Shutdown leaves hollow staffing at education department
Until Oct. 1, Jenelle Leonard served as the director of school support and rural programs within the U.S. Department of Education. Then the federal government shut down, leaving 4,000 of the department's workers, including Ms. Leonard, without a paycheck. What about Laura G. Johns, senior program advisor for the Office of Educational Technology? And Samuel Lopez, education program specialist at the office of English Language Acquisition? Yep, them too. Most of the Education Department's phone lines now end up giving callers the same message: "There's a temporary shutdown of the U.S. government due to a lapse in appropriations. I will respond to your message as soon as possible after the temporary shutdown ends." More
Therapy dogs help bring special needs kids out of their shells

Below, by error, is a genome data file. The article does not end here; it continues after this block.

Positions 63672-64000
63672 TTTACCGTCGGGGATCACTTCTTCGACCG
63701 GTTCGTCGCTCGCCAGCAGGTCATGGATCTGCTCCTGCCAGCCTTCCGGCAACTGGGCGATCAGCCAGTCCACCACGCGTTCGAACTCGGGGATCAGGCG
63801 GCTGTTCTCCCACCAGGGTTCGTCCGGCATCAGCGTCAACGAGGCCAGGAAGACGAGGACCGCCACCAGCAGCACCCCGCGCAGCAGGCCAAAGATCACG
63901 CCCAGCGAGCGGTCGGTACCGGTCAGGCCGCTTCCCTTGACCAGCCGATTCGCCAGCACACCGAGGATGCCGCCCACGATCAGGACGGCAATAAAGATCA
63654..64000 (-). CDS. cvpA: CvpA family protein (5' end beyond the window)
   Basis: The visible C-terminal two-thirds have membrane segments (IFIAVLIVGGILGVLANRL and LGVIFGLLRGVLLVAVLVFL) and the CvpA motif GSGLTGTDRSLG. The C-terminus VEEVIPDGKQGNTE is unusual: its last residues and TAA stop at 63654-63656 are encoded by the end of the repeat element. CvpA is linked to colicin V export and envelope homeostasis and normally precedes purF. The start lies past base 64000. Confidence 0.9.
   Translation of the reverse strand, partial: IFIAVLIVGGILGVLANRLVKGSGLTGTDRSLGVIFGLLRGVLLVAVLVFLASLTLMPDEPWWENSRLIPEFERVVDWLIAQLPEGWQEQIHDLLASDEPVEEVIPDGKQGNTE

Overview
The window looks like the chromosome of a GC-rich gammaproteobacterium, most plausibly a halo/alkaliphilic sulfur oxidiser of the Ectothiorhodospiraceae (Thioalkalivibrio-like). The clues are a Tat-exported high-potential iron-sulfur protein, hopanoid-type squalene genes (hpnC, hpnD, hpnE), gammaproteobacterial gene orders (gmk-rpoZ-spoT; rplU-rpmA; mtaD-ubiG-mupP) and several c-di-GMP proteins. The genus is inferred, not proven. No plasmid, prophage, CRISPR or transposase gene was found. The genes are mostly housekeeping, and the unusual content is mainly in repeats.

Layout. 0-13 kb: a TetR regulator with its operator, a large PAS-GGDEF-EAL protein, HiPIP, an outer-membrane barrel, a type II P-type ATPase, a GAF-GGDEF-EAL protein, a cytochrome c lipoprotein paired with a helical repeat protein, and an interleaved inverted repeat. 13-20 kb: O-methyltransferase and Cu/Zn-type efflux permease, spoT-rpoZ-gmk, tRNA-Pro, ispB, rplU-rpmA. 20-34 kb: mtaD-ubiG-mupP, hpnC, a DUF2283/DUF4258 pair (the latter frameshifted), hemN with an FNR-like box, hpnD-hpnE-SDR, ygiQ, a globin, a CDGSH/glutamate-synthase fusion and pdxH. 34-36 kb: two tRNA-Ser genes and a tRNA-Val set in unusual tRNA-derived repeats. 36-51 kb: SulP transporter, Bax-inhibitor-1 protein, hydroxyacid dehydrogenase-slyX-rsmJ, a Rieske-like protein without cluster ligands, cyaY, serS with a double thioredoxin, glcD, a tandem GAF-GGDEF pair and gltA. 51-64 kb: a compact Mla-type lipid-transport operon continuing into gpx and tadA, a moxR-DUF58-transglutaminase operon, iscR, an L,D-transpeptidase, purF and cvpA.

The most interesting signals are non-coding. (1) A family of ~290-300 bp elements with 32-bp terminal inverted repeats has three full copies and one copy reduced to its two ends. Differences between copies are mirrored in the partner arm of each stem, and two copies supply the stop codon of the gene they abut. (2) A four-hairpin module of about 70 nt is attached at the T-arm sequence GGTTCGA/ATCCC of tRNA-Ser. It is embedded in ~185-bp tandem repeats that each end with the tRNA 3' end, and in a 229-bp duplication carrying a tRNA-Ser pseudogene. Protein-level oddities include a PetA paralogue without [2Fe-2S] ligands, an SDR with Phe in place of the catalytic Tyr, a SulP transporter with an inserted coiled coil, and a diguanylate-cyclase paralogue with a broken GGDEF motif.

Las Vegas Review-Journal
Tuesdays are 13-year-old Monica Nunez-Gutierrez's favorite day. It is the day she gets to see one of her special friends, Rosie, a furry medium-sized Collie from the K9 Therapists of Las Vegas group. Rosie and other dogs from the group visit Laura Rehfeldt's special education class at Bailey Middle School in Las Vegas on Tuesdays. Children play with the dogs and read aloud to them in a partnership with Heaven Can Wait Animal Society's Tales to Tails program. More
Strong parent-professional partnerships
Decades of research show that when families and schools partner together, children are better positioned to reach their greatest potential as learners and active members of the school community. There's simply no doubt that parental involvement is directly linked to students with higher self-confidence and more positive attitudes toward school and learning. From better attendance and higher grades, to better homework completion rates and higher graduation rates, the most consistent predictor of high academic achievement and positive social adjustment for children is engaged parents. More